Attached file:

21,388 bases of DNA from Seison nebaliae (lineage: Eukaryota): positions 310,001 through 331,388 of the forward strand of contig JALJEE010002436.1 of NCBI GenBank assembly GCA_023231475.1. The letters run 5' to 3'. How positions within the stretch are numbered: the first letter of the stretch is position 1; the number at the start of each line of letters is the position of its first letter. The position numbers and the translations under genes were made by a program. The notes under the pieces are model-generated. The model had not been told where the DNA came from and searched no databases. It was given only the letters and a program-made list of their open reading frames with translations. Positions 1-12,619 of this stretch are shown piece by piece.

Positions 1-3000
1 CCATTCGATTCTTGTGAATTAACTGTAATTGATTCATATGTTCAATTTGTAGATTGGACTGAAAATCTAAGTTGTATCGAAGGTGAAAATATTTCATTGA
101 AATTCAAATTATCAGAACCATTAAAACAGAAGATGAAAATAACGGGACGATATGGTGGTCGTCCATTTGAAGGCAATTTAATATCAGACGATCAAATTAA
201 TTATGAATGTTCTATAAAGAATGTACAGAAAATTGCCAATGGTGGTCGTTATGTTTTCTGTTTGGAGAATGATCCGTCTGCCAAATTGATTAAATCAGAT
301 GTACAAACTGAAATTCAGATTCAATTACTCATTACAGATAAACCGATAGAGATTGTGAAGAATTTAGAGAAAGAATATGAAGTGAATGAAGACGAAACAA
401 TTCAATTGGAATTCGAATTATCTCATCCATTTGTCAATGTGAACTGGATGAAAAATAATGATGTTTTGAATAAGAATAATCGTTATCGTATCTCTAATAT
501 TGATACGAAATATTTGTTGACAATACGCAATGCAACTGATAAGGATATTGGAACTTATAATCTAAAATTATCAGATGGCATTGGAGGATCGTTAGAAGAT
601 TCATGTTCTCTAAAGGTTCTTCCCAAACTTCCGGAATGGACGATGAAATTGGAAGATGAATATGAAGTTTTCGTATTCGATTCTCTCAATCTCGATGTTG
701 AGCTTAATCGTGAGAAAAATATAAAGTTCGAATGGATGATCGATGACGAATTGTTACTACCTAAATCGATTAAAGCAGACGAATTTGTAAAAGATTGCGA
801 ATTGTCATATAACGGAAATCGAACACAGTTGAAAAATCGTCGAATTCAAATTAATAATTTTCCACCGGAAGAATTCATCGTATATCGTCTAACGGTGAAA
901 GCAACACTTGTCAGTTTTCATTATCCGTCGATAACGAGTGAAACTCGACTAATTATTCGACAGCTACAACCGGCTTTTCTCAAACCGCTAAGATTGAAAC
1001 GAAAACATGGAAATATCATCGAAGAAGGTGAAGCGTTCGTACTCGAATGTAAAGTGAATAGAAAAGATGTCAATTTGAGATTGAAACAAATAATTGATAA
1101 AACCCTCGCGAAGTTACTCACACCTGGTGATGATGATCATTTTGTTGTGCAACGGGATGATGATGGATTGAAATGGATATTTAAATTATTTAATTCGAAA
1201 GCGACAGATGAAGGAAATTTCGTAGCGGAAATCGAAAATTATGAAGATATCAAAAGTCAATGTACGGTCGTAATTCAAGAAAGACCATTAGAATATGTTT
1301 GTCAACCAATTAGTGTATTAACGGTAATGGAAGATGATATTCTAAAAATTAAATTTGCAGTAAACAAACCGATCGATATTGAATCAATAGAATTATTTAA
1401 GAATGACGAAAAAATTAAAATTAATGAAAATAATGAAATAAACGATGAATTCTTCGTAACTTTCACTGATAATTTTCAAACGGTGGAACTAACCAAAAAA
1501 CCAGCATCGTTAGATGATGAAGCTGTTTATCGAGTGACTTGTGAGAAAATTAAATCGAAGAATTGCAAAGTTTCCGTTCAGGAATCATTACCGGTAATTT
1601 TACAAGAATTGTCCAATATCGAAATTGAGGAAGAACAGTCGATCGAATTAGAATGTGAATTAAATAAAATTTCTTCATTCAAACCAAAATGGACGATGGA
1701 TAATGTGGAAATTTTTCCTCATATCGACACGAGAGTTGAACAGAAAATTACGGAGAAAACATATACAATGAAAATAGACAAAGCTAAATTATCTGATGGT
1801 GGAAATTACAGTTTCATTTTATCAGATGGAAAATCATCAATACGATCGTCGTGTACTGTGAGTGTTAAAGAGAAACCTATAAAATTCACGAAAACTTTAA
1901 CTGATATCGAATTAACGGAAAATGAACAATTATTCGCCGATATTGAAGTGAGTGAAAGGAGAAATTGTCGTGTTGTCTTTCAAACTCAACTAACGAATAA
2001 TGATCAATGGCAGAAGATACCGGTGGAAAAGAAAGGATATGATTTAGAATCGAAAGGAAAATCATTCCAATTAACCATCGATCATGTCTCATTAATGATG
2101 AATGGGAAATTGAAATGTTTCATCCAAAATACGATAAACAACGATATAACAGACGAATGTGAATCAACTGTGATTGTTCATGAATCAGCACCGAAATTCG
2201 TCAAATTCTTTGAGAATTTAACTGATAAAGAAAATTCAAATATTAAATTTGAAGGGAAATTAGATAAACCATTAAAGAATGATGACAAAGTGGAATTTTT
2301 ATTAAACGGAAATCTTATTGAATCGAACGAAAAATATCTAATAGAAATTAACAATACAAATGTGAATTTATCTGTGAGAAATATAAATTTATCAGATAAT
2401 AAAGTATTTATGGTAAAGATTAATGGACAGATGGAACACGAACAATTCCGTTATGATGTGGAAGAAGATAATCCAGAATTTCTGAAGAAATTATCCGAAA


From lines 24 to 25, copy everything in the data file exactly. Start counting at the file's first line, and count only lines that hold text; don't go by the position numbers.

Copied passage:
2101 AATGGGAAATTGAAATGTTTCATCCAAAATACGATAAACAACGATATAACAGACGAATGTGAATCAACTGTGATTGTTCATGAATCAGCACCGAAATTCG
2201 TCAAATTCTTTGAGAATTTAACTGATAAAGAAAATTCAAATATTAAATTTGAAGGGAAATTAGATAAACCATTAAAGAATGATGACAAAGTGGAATTTTT